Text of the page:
The plant’s foliage is a deep, attractive shade of burgundy in the springtime and transitions to dark green through the growing season.

These small, cheery bushes are covered with blossoms when they bloom from early May to late June. Here is a video of a lovely stand of Dwarf Korean Lilac Bush in full bloom.

In the autumn, the green leaves transition to a lovely shade of yellow and then they fall revealing attractive, dark brown limbs and stems.

All-in-all, Miss Kim is a lilac bush that adds interest and beauty to your landscape all year round.

Dwarf Korean Lilac Tree Care

Purchase your new lilac bush early in the springtime and get it into the ground right away.

Ideally, you should select a location with well-drained soil and full sun. However, these plants are adaptable to various pH levels and soil types and can do well in wetter locales.

Naturally, to keep your dwarf lilac at its healthiest and encourage enthusiastic blooming, it is best to plant it in an ideal location.

Is The Dwarf Lilac Hard To Grow?

Just as with any newly planted shrub, you’ll want to baby it along a bit until it is well-established. Once established, you can mostly just enjoy it.

These plants are remarkably rugged, easy to grow and easy to care for. They are highly adaptable and versatile and do equally well in a wide variety of landscape applications, including:

  • General garden use
  • Outdoor container
  • Accent plant
  • Low hedge

Because they are slow growing, they can do very well in a limited area or a container for several years.

Since their ultimate size is not exceptionally large, transplanting to a more spacious setting is not difficult. Annual pruning with help control the size.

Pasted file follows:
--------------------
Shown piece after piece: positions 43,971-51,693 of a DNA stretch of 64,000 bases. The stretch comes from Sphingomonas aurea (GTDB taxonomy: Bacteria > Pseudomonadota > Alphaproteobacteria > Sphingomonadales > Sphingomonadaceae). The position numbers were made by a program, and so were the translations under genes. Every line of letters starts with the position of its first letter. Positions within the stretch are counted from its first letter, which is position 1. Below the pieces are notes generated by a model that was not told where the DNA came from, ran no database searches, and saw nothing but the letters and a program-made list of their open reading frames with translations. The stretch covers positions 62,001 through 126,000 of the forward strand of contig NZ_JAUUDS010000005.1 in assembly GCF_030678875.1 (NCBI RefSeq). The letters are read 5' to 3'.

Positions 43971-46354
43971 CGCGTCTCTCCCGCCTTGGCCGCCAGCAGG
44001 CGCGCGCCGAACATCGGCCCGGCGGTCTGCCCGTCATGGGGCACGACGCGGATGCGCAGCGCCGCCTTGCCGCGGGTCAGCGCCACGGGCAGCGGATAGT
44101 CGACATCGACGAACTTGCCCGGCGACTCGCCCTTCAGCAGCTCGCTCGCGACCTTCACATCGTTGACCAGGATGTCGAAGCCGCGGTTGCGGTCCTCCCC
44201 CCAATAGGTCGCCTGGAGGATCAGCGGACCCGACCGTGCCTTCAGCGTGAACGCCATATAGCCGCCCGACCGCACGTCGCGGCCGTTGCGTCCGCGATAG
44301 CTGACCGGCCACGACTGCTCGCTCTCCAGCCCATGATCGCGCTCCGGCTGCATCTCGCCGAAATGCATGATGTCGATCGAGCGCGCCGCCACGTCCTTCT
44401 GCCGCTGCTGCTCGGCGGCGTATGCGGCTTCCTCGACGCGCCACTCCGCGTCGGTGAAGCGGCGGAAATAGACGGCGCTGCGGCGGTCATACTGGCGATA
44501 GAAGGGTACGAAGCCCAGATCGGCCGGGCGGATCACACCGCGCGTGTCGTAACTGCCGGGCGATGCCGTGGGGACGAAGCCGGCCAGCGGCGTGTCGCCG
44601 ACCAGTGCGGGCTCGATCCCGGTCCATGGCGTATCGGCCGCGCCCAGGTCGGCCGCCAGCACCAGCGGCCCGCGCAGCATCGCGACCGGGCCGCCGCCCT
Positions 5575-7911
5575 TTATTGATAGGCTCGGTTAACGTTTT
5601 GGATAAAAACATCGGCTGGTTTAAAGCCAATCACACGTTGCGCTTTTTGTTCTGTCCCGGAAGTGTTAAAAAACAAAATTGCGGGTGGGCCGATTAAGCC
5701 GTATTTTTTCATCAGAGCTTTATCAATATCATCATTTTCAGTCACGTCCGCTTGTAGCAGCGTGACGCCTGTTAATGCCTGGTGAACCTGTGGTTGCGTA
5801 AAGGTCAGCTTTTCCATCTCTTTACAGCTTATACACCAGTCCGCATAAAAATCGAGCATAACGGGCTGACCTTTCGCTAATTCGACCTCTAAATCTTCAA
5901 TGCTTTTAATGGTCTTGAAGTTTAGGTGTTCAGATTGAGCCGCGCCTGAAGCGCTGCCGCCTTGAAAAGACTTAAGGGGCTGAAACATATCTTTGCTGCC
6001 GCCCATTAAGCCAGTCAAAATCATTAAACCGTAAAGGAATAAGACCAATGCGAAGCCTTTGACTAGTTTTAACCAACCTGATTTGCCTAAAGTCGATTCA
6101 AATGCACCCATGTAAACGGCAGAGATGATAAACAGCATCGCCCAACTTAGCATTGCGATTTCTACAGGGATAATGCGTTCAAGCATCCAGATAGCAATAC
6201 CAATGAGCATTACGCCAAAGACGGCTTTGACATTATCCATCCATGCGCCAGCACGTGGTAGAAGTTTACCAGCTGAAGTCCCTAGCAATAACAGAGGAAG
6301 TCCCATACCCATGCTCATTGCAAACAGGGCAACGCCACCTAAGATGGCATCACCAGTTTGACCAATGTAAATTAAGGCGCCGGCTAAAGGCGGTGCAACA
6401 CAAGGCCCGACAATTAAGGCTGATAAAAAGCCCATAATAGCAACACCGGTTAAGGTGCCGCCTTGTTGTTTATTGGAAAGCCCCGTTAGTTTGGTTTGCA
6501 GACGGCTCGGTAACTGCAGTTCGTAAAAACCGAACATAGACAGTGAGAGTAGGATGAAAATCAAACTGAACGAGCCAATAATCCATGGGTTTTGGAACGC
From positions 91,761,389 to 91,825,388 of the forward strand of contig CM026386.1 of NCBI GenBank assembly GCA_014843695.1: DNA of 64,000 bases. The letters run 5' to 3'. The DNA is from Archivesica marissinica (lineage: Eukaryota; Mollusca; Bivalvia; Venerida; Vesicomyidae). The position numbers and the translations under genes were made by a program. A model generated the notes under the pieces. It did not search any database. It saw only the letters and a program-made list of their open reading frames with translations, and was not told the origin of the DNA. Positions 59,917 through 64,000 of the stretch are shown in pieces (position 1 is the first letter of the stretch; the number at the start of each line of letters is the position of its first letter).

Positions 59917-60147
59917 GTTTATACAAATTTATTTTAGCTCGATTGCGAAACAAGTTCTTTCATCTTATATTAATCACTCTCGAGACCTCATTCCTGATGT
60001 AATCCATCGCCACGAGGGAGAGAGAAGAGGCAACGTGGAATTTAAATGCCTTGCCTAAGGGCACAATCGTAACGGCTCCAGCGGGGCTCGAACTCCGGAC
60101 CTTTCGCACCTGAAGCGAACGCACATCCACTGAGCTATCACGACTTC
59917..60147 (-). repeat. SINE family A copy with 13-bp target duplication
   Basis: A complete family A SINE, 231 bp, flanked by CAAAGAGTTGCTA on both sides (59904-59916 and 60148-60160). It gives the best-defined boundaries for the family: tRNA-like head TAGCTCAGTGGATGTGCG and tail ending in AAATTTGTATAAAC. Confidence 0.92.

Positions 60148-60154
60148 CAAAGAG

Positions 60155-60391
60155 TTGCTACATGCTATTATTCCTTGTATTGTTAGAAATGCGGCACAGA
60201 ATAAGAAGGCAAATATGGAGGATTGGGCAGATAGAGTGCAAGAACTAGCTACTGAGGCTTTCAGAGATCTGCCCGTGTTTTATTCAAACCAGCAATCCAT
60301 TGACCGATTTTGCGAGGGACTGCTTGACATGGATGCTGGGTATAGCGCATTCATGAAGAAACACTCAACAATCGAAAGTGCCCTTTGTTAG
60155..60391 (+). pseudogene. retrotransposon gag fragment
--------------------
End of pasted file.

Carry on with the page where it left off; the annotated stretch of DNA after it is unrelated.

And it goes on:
Pruning Dwarf Korean Lilac Trees Is Optional

When pruning your dwarf lilac bush, wait until it finishes blooming. Richly fragrant flowers appear in abundance late in the springtime after the plant becomes fully established.

Because lilacs flower on last year’s growth, do not prune your plants before winter. Instead, prune only in the springtime after the first flush of flowers finishes. This may spur a second bloom.

Although standard lilacs may take up to five years to bloom, dwarves such as Miss Kim (Syringa patula), Preston (Syringa x prestoniae) and dwarf Korean lilac (Syringa meyeri) may flower within the first couple of years.

If you don’t want to prune your dwarf lilac, that’s alright. These plants maintain their shape nicely and can simply be left to naturalize into the environment.

Tips on Pruning Lilacs Back

Do You Have To Deadhead Lilacs?

You don’t have to deadhead lilacs, but spent blossoms are a bit unattractive. Removing the first flush may stimulate more flowers. Removing the second flush will make bushes more attractive throughout the rest of the growing season.

It also prevents the development of seed pods. Of course, as with any other flowering plant, deadheading helps the shrub make the best use of its energy.

When you remove the second flush of spent blossoms, your shrub will be able to create more flower buds and will to bloom more profusely in the coming season.

When you do deadhead your lilacs, take care to snip just below the flower cluster and above the uppermost leaves.

Dwarf Korean Lilac Resists Pests and Disease